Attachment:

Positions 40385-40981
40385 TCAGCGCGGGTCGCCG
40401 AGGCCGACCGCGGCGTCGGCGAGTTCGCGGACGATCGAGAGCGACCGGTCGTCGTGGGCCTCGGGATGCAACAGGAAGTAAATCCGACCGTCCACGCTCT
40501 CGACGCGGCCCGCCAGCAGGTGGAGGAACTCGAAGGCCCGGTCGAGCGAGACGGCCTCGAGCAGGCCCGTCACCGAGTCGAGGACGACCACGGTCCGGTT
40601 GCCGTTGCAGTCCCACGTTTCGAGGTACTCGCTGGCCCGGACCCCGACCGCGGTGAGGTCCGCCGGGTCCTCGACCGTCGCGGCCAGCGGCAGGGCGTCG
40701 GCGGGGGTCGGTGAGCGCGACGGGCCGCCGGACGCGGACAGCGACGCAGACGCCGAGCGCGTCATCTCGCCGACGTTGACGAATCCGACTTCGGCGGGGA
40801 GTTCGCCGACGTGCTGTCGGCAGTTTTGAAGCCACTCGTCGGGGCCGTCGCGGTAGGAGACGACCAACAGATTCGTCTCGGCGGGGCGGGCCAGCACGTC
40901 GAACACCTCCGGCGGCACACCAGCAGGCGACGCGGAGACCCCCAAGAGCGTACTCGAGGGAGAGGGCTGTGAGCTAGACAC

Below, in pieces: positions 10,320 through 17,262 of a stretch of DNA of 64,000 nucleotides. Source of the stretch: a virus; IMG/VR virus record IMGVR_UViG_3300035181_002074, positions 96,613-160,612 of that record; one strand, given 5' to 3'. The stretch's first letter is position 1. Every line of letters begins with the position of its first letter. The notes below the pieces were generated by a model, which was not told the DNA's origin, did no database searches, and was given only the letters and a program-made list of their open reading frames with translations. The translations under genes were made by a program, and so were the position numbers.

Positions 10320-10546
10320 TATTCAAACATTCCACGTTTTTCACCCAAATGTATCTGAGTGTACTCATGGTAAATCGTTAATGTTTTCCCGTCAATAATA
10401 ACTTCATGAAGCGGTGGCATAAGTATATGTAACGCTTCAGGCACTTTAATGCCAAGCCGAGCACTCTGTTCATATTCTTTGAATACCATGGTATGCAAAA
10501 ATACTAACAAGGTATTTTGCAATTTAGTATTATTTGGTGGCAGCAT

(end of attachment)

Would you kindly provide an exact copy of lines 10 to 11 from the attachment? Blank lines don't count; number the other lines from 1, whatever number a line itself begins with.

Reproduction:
Positions 10320-10546
10320 TATTCAAACATTCCACGTTTTTCACCCAAATGTATCTGAGTGTACTCATGGTAAATCGTTAATGTTTTCCCGTCAATAATA